How to argue with your family about: Bernie Sanders

By: Dylan Matthews

Bernie Sanders is almost tailor-made to be a great topic for Thanksgiving dinner table arguments. The presidential candidate is an avowed democratic socialist, which is enough to raise the hackles of any right-of-center person old enough to remember the Soviet Union. He wants free college tuition and is huge on campuses, making the 19-year-old college kid a natural supporter, though Sanders's testy relationship with Black Lives Matter might sour things. And he's a leftist who came of age in the '60s, which ought to make Aunt Kathy the aging hippie a big fan.

So when the yelling commences, here's what you should yell back.

Your father-in-law says:

"He's a filthy red! He'd turn America into a Soviet hellhole."

He'd turn America into a Scandinavian hellhole (or utopia, depending on your view of things). Sanders has repeatedly said that what he means by "democratic socialist" is that he supports the policies in place in social democratic countries, particularly Northern European ones like Sweden, Finland, and Denmark. Not only are those countries not USSR-style totalitarian regimes, they're also economic success stories.

In 2012, the relative poverty rate — the share of the population living on less than half the median income — was only 9 percent in Sweden and 5.4 percent in Denmark. In the US, by contrast, it was 17.9 percent. Infant mortality in Finland is roughly half that in the US, largely because poor Finns get better health care than poor Americans.

Disposable income for the poorest residents — those at the 5th, 10th, or 20th percentile — in Denmark, Norway, Finland, and Sweden is higher than for their US counterparts. And while some of these countries, notably Denmark, have unfortunately restrictive immigration policies, others, like Sweden, have managed to maintain generous welfare states while being relatively welcoming of refugees.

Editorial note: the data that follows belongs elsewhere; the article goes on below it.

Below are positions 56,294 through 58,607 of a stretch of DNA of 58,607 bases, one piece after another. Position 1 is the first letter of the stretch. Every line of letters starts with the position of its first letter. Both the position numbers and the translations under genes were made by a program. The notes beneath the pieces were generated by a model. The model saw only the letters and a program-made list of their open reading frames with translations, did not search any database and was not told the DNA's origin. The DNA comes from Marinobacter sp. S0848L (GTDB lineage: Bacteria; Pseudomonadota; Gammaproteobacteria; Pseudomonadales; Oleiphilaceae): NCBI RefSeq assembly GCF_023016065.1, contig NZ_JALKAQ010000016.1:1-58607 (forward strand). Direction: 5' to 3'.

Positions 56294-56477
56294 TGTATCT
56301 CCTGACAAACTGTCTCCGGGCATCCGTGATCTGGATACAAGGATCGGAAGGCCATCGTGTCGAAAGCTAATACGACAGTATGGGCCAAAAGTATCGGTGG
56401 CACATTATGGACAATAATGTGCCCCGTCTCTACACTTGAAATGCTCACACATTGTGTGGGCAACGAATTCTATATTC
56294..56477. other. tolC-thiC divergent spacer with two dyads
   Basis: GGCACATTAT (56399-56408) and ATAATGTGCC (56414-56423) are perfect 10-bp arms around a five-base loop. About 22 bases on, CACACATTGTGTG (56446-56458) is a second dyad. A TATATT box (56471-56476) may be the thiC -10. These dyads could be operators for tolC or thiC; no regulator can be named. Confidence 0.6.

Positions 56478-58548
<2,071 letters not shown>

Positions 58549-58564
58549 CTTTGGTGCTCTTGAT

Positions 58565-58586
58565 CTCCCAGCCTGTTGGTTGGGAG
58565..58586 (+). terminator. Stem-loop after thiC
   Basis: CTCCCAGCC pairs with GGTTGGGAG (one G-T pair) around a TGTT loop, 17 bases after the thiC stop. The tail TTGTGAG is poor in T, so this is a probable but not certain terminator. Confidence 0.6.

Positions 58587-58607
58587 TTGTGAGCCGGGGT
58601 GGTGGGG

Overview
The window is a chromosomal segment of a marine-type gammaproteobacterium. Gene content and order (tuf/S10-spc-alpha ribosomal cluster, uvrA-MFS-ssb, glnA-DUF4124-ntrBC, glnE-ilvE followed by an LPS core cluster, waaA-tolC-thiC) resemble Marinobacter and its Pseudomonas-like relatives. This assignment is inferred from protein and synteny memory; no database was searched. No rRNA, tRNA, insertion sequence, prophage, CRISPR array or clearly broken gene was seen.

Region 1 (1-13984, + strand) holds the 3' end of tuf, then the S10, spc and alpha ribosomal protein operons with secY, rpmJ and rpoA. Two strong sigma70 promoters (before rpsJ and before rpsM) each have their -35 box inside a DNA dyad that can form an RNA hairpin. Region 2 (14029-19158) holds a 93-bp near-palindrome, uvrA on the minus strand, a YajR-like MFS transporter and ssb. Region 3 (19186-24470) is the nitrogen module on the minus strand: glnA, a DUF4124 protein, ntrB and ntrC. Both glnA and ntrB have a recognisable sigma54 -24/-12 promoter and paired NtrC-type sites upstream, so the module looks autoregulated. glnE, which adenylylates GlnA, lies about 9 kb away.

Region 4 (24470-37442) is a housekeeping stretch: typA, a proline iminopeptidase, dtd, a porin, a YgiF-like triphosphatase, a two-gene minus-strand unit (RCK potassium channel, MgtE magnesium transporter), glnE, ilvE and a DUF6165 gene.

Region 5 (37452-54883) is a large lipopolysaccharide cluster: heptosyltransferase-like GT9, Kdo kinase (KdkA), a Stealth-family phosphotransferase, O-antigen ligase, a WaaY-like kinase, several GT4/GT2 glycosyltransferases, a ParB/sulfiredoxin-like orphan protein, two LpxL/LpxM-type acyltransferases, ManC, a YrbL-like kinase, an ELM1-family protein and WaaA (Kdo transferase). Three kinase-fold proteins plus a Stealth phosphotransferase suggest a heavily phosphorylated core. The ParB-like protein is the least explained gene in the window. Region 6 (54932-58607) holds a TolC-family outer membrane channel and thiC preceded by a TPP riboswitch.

These countries aren't without their problems — high unemployment and the recent intense backlash against immigrants being prime among them — but they, in many ways, provide a better life for their most vulnerable residents than the US does.

Your sister says:

"If Bernie gets elected, we'll have single-payer health care and free tuition and will finally tax the rich the way they should be taxed."

That's optimistic. Most of Sanders's agenda entails the creation or expansion of big social programs and requires raising taxes substantially. Raising taxes requires Congress, and Sanders will not have Congress on his side.

Democrats have very little chance of retaking the US House next year. Even commentators who think it's possible concede the odds are "just a couple ticks greater than zero." Their odds of retaking the Senate are better, but unless Senate Democratic Leader-to-be Chuck Schumer is okay with ending the filibuster entirely, Democrats would need 60 votes in the upper chamber to pass legislation, which is definitely not going to happen.

Sanders's supporters argue that gridlock is not inevitable. Sanders could start a political revolution, they insist, bringing people who wouldn't otherwise vote to the polls to elect a progressive majority in Congress to pass progressive legislation.

Maybe! This has never happened before, so it's hard to prove it's impossible. But historically, the left-leaning demographic groups with lower-than-usual turnout are less educated and nonwhite, while Sanders appeals largely to white "wine track" voters with college degrees.

His supporters also cite his record of working with Republicans in Congress, but Senator Obama had a number of notable collaborations with Republican colleagues, too. The presidency is a polarizing institution, and there's no reason to believe any congressional Republicans will help any Democratic president.